"What happens if the coordination between Hamas and Israel fails?

"There are two ways this coordination can fail: One [is the scenario whereby] the PA  [continues] paying Gaza's bills, the reconciliation [between Hamas and Farah] succeeds and the PA resumes its partnership with Hamas in [managing] Gaza's resources and making decisions about Gaza. The other is [the scenario whereby] the Gazan factions come out against this coordination because they are dissatisfied with Hamas' performance, yet are compelled to maintain their ties with Hamas in order to avoid armed clashes that will complicate the Palestinian arena even further. First signs of such an uprising are already evident in statements made by the [Palestinian] Islamic Jihad [PIJ], which is the strongest [Gazan] movement after Hamas in terms of its military power. The PIJ has repeatedly stated that it opposes the arrangement between Hamas and Israel, especially the issue of the [work] permits…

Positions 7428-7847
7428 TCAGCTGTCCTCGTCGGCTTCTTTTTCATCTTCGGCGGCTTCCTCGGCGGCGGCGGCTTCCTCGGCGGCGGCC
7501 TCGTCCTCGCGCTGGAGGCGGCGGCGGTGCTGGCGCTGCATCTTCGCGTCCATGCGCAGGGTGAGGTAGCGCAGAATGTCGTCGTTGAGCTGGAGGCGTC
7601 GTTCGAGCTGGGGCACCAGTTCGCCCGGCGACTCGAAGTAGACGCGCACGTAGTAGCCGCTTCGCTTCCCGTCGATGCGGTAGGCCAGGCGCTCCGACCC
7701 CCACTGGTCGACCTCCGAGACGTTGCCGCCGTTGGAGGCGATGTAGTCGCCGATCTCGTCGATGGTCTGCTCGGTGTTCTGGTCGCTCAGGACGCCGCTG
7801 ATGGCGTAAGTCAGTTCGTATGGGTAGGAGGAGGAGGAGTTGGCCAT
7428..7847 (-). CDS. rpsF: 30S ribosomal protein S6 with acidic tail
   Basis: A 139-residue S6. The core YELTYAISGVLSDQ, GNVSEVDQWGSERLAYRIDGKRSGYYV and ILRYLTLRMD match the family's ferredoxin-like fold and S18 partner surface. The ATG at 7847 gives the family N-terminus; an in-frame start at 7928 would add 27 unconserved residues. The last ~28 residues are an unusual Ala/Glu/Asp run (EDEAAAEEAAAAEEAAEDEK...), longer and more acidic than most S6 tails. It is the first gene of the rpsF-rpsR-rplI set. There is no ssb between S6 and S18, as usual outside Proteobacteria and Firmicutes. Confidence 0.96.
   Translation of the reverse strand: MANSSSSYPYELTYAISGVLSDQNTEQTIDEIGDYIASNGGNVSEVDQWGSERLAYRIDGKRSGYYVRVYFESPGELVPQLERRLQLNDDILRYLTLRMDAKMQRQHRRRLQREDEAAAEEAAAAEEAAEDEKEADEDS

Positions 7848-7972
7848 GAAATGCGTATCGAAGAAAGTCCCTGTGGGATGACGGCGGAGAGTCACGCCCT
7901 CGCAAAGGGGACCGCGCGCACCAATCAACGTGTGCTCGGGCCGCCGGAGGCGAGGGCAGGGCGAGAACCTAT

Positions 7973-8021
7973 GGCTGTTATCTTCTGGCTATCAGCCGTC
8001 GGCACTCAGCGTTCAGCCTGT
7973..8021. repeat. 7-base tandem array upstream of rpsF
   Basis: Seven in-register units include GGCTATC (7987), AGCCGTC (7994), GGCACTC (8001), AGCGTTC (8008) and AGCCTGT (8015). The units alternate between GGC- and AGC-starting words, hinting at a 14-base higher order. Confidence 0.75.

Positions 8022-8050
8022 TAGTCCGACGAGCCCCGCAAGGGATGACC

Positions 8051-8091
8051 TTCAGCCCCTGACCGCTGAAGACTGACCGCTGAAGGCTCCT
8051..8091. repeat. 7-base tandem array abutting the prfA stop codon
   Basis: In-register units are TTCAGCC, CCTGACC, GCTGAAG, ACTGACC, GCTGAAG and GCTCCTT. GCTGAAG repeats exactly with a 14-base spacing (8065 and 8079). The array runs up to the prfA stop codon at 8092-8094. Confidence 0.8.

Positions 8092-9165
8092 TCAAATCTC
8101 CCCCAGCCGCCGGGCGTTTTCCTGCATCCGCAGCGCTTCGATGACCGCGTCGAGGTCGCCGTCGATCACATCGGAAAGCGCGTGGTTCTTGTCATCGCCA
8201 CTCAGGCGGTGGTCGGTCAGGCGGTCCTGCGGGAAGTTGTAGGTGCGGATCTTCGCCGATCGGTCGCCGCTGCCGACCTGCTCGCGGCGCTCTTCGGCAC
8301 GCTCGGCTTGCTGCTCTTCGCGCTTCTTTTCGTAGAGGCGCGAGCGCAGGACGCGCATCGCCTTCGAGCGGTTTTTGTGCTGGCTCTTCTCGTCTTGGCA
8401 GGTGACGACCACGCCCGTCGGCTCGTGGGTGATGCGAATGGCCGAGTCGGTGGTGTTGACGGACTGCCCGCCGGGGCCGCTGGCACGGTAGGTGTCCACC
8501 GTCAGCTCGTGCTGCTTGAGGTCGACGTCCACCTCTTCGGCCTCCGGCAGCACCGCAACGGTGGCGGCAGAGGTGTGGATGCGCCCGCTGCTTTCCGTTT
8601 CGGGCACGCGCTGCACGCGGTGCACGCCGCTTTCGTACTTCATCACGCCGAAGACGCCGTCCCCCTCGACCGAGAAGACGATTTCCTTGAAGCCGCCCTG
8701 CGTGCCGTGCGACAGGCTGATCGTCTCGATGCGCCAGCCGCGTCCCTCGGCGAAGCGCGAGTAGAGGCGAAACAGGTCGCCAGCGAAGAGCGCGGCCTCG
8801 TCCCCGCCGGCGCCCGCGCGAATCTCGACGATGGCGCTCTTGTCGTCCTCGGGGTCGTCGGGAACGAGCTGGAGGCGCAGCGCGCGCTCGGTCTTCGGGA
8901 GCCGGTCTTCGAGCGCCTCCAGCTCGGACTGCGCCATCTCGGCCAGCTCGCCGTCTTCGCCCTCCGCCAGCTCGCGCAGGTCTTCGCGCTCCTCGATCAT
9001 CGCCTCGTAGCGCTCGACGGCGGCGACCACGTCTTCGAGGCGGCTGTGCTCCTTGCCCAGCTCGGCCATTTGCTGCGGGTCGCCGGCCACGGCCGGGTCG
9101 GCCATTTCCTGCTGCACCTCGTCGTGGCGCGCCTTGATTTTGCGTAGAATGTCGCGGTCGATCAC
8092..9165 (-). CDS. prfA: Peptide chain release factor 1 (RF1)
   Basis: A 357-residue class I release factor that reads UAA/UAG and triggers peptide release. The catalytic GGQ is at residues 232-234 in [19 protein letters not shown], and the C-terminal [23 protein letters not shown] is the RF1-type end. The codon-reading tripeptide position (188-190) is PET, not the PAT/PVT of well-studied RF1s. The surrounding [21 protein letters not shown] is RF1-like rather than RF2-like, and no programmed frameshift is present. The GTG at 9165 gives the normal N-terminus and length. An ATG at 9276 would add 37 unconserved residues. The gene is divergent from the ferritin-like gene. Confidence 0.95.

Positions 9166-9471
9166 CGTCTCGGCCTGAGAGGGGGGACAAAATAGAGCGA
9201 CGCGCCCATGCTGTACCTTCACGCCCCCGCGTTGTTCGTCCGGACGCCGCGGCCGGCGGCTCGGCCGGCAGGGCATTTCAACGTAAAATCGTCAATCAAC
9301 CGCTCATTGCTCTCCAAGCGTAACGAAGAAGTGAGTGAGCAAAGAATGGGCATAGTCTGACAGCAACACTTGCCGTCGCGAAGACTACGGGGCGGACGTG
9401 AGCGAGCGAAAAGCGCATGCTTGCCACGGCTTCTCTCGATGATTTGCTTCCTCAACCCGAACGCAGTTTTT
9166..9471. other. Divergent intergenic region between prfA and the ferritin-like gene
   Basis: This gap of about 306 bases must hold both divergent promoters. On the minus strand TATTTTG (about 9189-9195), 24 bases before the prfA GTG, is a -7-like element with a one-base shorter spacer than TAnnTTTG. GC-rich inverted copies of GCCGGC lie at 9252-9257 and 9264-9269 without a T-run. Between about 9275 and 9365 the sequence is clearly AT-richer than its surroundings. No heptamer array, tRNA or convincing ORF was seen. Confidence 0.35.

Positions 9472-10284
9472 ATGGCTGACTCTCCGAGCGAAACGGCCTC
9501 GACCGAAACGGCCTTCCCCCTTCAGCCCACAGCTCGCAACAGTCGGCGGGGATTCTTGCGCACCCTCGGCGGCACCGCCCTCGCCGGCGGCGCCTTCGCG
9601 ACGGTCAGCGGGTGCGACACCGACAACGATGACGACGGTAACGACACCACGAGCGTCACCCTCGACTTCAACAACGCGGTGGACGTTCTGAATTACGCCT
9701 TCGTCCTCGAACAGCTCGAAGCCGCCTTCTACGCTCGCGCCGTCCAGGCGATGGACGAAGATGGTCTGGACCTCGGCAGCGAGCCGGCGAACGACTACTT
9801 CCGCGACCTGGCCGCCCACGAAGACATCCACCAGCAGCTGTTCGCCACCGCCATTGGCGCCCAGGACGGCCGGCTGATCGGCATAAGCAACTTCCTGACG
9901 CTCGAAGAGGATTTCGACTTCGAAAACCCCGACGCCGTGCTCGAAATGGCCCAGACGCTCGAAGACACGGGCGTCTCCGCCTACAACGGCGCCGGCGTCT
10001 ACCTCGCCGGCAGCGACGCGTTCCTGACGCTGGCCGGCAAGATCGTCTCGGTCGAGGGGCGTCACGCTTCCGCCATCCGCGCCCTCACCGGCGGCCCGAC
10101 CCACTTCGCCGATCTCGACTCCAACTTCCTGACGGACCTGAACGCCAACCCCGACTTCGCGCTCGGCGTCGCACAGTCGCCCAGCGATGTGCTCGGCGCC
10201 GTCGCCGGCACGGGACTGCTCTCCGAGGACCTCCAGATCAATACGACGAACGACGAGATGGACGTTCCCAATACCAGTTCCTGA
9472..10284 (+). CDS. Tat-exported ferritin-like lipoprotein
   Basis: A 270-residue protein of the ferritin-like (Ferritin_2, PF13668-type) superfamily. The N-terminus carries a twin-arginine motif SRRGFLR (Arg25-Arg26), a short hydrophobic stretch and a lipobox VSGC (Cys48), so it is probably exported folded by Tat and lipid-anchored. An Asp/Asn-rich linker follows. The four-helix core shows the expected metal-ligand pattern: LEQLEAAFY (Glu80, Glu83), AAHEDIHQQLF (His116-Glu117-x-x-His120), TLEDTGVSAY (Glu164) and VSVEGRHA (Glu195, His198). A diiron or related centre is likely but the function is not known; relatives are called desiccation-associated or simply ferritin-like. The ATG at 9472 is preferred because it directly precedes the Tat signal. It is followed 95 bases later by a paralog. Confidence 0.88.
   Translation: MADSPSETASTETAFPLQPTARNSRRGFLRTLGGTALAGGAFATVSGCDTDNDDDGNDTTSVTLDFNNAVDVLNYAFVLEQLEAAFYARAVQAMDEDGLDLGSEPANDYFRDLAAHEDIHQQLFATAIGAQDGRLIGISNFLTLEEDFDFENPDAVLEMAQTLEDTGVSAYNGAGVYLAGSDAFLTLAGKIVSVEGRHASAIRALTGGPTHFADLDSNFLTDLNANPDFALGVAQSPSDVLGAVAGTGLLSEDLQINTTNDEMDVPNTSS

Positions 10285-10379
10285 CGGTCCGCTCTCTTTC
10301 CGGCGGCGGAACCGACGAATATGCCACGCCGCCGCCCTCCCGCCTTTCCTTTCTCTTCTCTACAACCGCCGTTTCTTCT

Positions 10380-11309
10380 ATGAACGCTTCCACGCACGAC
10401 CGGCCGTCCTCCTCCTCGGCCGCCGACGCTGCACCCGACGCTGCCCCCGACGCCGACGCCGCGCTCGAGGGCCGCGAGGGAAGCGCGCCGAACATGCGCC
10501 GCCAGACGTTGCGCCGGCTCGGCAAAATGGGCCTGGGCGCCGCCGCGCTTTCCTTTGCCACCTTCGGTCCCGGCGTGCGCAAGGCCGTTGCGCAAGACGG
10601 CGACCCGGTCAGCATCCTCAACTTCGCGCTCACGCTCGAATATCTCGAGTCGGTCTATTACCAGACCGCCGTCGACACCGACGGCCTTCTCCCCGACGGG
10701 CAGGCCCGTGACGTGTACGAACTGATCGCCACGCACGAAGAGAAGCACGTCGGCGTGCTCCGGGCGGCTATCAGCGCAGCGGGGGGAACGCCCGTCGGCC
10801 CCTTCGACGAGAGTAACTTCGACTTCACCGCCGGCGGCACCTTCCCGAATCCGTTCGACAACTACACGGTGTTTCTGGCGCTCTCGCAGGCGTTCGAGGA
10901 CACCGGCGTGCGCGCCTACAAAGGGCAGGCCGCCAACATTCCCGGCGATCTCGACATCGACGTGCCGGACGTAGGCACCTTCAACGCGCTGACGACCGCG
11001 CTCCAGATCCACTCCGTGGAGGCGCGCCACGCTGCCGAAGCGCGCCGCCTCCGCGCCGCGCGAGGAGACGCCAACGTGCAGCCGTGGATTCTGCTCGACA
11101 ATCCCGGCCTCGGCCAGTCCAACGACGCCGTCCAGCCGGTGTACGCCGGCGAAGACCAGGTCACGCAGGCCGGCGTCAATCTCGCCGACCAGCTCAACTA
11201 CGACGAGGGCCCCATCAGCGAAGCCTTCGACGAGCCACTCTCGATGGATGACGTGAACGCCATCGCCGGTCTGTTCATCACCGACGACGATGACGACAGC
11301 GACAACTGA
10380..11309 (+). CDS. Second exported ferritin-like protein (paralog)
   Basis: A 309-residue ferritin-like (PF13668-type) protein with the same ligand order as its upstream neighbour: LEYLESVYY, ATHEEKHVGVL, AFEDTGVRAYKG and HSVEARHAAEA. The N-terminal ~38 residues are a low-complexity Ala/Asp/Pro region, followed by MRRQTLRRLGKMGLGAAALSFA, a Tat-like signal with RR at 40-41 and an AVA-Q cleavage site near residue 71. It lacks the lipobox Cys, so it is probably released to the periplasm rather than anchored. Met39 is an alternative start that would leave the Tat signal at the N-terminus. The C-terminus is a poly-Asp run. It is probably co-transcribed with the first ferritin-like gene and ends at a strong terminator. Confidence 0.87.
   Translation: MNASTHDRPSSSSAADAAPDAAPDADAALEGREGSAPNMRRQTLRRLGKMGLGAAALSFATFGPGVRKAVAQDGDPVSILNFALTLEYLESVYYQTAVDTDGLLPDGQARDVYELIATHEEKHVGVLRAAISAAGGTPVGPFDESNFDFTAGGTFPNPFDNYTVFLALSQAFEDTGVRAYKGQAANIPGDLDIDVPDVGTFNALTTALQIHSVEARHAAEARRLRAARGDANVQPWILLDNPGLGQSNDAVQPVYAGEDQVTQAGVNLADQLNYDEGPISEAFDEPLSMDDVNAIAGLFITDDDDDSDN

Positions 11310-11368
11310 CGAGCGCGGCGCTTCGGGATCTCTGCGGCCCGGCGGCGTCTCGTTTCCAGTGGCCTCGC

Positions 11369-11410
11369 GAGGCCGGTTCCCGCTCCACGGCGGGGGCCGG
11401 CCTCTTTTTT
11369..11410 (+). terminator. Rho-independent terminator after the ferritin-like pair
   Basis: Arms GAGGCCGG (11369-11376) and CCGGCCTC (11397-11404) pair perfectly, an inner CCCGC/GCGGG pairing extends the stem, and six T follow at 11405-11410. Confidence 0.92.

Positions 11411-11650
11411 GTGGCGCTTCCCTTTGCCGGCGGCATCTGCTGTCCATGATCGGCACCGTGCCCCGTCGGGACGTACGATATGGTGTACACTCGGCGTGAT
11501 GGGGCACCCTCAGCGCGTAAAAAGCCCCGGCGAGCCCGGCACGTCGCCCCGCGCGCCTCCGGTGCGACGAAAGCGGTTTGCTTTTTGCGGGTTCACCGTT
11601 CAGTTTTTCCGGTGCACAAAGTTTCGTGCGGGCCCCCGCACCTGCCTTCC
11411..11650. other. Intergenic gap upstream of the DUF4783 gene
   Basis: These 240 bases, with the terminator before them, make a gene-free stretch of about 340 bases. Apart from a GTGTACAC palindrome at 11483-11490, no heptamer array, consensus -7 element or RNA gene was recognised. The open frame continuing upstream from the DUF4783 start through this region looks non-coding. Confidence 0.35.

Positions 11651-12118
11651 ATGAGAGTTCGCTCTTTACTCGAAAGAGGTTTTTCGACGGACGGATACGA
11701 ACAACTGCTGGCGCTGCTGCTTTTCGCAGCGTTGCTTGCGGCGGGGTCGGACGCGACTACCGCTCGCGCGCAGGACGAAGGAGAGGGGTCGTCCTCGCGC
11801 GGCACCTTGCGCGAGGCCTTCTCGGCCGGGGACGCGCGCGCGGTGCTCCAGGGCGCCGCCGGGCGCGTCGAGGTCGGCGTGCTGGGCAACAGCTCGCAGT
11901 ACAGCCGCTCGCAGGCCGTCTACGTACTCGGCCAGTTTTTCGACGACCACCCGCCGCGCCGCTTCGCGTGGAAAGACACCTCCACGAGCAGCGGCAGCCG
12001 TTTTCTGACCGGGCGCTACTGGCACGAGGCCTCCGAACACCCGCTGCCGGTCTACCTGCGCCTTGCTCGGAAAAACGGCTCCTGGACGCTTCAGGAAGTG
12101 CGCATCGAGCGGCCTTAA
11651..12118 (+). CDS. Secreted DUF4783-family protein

"Hamas and Israel know that this arrangement can fail for the reasons I noted above, and that is why Hamas relies on alternatives and on changing the equations in the blink of an eye. Israel, [for its part], relies on coordinating with Hamas while also attacking Hamas [targets] in order to keep its military power from growing. For example, it allows money to flow into Gaza, but at the same time attacks tunnels, weapons depots and factories, as well as Hamas operatives. The picture is very complicated for those who are not adept at reading it, following it and profoundly understanding the structure of each side."      


[1], February 22, 2022.